Woody Allen’s love of New York and movies is legendary. Many times over Woody has incorporated these two loves into his films. As a consequence, Woody films are not only entertaining works of art, but have becomes historical documents of a time gone by. Woody’s location shooting on the streets of New York is well known and many of the locations; stores, buildings and cinemas are sadly no longer in existence. They are gone, destroyed for many reasons; old age, bankruptcy, outgrown their usefulness or ever worst…progress!
Over the past several decades New York’s classic movie theaters have pretty much been decimated! At one time there were many, many theaters and now the few that are left standing have been turned into churches, bingo halls, furniture stores, flea markets, left vacant or torn down. In their place today we have the cold, bland multi-plexes of modern day movie going. At one time there were well over thirty movie theaters in the Times Square/Broadway/42nd street area of midtown. Now there are two multiplexes on 42nd Street and not one movie theater on the Broadway/7th Avenue crossroads replaced instead by Corporate America’s candy land of shops from Disney to Hershey’s to Swatch and others symbols of modern day consumerism. Once the center for the arts in America (stage, screen, television, music, nightclubs, etc.), Times Square has been turned into an glittery outdoor mall for tourist.
Fortunately, thanks to Woody Allen, many of the movie theaters that once graced New York can still be seen or at least glimpsed at in his movies. My list here is not comprehensive, but I believe I cover most of the cinemas Woody has shown in his films, from Broadway to the Upper West Side and Upper East Side of Manhattan to Brooklyn. Continue reading →
It began with an idea from Jim Jacobs who thought it would be cool to do a show with 1950′s rock and roll music. He mentioned it to his friend, and fellow amateur theater associate, Warren Casey. Both men had nine to five jobs, but Casey would soon lose his job, and to pass the time he began to write what would turn out to be the pajama party scene in the finished musical. The two men got together and worked on the book and some music, and then just like in the movies, they managed to put on a show. The venue was in Chicago, a small theater called Kingston Mines. It was a low budget production with cheap painted backdrops; the cast included an unknown Marilu Henner as Marty. The show itself was still evolving, a few of the songs were there from the beginning (Beauty School Dropout, Grease Lightnin’), others would be added later. Two New York producers saw the show and thought with a few changes, but keeping its rough edges intact, the show would make for an interesting Off-Broadway production. Continue reading →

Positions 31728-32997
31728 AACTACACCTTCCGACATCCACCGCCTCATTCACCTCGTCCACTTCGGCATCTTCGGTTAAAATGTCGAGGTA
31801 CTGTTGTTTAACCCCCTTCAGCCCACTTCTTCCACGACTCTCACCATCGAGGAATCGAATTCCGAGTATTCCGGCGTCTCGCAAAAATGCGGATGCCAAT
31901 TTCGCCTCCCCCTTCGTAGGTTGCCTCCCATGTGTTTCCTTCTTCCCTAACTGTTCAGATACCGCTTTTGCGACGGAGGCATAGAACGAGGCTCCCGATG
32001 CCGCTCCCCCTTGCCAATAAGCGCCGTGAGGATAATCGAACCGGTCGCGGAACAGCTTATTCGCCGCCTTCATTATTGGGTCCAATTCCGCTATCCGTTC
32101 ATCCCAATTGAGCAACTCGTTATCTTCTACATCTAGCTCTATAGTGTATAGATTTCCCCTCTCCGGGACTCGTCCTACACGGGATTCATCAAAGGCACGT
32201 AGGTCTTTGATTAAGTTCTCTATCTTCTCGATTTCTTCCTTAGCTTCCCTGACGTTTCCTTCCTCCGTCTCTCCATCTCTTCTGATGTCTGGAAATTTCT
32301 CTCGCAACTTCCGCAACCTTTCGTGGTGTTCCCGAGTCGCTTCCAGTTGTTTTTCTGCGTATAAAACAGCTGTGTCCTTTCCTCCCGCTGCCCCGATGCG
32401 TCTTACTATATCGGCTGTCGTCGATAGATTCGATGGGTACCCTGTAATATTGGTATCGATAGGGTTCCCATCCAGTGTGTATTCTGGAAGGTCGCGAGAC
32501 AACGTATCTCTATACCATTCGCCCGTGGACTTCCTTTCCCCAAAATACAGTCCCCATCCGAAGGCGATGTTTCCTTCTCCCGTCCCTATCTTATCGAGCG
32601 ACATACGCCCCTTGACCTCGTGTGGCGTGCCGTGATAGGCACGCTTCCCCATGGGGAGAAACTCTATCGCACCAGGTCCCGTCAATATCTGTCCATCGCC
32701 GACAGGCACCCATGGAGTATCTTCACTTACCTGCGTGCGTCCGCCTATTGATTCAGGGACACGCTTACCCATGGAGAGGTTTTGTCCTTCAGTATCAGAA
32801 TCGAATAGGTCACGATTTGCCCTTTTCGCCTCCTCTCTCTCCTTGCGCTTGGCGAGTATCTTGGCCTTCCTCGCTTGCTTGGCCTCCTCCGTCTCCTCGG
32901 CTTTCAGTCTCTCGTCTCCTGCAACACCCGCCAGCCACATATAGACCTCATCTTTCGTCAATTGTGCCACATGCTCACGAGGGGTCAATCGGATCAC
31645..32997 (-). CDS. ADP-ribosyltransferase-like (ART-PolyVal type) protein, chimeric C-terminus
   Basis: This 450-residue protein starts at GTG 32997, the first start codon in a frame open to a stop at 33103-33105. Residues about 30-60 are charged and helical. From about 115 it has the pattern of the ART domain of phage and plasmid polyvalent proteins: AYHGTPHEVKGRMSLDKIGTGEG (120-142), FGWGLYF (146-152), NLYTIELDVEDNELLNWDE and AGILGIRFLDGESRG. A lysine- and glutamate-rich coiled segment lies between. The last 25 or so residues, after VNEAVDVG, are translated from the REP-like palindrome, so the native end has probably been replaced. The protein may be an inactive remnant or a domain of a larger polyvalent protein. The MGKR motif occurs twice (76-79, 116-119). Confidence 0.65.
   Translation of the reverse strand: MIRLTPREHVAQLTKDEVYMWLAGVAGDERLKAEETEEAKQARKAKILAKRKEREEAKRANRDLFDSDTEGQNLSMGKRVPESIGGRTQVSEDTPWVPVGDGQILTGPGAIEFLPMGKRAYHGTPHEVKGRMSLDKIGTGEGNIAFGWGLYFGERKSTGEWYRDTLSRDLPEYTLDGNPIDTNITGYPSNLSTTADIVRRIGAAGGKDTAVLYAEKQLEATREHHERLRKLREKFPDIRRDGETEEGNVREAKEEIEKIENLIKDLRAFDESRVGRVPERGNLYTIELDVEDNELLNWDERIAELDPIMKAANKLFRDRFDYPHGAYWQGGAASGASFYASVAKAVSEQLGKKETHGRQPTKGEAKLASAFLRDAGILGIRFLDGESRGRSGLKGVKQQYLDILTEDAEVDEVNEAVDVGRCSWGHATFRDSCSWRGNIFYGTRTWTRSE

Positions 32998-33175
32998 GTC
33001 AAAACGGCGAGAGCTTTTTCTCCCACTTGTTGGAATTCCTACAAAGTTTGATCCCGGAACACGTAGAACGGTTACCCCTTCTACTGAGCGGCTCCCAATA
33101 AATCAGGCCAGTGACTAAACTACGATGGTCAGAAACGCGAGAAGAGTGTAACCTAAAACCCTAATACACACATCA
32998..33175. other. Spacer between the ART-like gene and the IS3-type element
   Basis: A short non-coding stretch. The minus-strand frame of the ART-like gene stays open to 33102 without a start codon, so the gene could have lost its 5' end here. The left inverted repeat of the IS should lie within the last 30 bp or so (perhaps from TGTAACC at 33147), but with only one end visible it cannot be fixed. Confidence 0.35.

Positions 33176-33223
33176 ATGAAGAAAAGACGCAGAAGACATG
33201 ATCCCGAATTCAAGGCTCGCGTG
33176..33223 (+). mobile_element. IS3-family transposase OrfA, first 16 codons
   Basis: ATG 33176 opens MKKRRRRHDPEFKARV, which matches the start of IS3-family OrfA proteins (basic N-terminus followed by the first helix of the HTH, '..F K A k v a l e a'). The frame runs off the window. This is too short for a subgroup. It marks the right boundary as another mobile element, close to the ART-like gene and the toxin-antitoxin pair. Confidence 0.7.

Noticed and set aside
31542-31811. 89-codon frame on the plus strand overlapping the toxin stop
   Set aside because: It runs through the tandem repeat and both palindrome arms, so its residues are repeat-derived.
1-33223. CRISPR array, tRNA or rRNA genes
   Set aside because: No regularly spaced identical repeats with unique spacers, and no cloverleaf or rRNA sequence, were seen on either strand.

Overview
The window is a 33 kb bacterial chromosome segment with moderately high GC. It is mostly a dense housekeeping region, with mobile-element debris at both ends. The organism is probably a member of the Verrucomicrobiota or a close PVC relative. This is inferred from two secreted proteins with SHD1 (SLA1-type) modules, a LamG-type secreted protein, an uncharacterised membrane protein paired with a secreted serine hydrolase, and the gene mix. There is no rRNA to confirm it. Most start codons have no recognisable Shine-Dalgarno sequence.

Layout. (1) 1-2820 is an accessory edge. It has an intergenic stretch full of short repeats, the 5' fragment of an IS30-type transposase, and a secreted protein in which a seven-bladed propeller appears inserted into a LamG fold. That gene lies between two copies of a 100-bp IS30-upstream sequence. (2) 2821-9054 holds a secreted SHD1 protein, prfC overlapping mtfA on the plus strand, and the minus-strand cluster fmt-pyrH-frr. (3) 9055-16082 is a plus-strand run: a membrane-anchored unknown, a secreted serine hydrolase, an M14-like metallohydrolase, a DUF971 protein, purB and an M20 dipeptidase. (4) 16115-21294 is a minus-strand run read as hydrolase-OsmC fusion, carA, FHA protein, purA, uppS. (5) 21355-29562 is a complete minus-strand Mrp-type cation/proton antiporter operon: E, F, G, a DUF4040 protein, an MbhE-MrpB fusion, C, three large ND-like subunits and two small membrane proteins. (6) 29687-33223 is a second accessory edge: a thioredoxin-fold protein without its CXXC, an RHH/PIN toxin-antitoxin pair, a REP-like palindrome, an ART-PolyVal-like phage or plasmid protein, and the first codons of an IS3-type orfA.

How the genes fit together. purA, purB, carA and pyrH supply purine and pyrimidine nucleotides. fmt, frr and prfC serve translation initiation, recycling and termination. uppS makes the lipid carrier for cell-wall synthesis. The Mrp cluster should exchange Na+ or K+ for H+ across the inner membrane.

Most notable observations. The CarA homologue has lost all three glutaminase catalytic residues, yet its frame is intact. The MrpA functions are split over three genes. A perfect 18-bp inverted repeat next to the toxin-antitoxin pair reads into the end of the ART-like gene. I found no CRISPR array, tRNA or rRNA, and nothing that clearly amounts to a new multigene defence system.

Much of the country has seen dramatic amounts of snow this winter with even the massive waterways like the Great Lakes and Niagara Falls both freezing over. Many areas have set new record temperature lows or at least have come close. Despite Spring approaching soon, there still seems to be no end in sight. This got me thinking about movies and snow.
I have always had a fondness for movies with snow. My favorite time of the year to watch films with the fluffy stuff, other than Christmas, is in the summer. Living in Florida, by the time July and August come around, the extreme heat and sticky, thick humidity have settled in, and it is not going anywhere, at least, not until late October, if we are lucky. Continue reading →
King of the B’s, Roger Corman was well acquainted with making gangster films, having previous directed “Machine Gun Kelly,” starring Charles Buchinsky, aka Charles Bronson, “The St. Valentine’s Day Massacre,” with Jason Robards as Big Al Capone and in the 1970’s, his final film, “Bloody Mama” with Shelley Winters as Ma Barker and an unknown young actor named Robert DeNiro as one of Mama’s boys, the drug addicted, Lloyd. Later in the decade Corman produced “Capone” with Ben Gazarra over acting throughout as the Chicago mobster.
Other than “I, Mobster,” a film he made in 1958, all these films were based on real life underworld characters and that’s what he wanted to do once again with his latest project. According the extras on the DVD, Corman told screenwriter Frances Doel to do some research for a real life female gangster in the history books. With Corman, having already filmed the exploits of Ma Barker, Doel could not find another real life female gangster so she created the fictional Wilma McClatchie. Continue reading →
I usually don’t pick Oscars but this year was pretty exceptional as to quality and how close this race really is in some categories, which makes it ever more difficult to pick a winner. Having seen all the films nominated, and all the performances nominated, I thought I would post some my choices on the five top categories. In each, I am listing whom I think will win and whom I really think deserves and/or would like to win. By late Sunday night we’ll know how it all turns out. And yes, feel free to list your own choices. Continue reading →